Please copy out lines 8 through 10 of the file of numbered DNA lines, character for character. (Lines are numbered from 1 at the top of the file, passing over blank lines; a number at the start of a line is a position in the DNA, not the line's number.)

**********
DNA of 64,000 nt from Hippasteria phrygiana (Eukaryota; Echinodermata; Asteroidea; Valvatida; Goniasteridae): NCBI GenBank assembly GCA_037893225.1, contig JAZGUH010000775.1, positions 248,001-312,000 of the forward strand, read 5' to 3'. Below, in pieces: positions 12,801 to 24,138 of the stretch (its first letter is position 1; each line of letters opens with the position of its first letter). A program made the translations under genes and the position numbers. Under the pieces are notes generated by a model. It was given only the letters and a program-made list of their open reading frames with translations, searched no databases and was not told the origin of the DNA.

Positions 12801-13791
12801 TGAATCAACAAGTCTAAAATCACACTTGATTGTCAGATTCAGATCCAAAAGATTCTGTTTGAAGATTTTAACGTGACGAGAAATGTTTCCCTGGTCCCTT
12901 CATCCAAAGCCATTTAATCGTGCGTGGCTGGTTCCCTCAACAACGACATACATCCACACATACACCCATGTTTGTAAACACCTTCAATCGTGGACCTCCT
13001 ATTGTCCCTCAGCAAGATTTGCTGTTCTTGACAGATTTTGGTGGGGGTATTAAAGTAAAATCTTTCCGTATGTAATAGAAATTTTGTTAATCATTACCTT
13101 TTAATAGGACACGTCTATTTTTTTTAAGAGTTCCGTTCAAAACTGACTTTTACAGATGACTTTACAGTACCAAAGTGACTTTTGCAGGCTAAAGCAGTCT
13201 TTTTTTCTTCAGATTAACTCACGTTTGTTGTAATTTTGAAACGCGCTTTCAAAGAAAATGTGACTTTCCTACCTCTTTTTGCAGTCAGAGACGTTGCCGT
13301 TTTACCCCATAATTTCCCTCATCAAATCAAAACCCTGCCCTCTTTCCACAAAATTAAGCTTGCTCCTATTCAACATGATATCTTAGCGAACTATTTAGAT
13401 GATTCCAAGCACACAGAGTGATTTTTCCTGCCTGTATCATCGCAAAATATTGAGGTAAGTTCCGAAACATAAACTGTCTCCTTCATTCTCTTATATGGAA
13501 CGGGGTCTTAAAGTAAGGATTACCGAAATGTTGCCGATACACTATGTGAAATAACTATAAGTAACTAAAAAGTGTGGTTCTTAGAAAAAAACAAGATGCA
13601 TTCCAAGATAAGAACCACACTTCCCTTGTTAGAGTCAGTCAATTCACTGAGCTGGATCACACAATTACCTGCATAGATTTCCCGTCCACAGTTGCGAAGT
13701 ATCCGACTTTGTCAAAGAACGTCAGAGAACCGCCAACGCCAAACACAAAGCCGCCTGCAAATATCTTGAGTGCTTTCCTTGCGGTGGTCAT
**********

13301 TTTACCCCATAATTTCCCTCATCAAATCAAAACCCTGCCCTCTTTCCACAAAATTAAGCTTGCTCCTATTCAACATGATATCTTAGCGAACTATTTAGAT
13401 GATTCCAAGCACACAGAGTGATTTTTCCTGCCTGTATCATCGCAAAATATTGAGGTAAGTTCCGAAACATAAACTGTCTCCTTCATTCTCTTATATGGAA
13501 CGGGGTCTTAAAGTAAGGATTACCGAAATGTTGCCGATACACTATGTGAAATAACTATAAGTAACTAAAAAGTGTGGTTCTTAGAAAAAAACAAGATGCA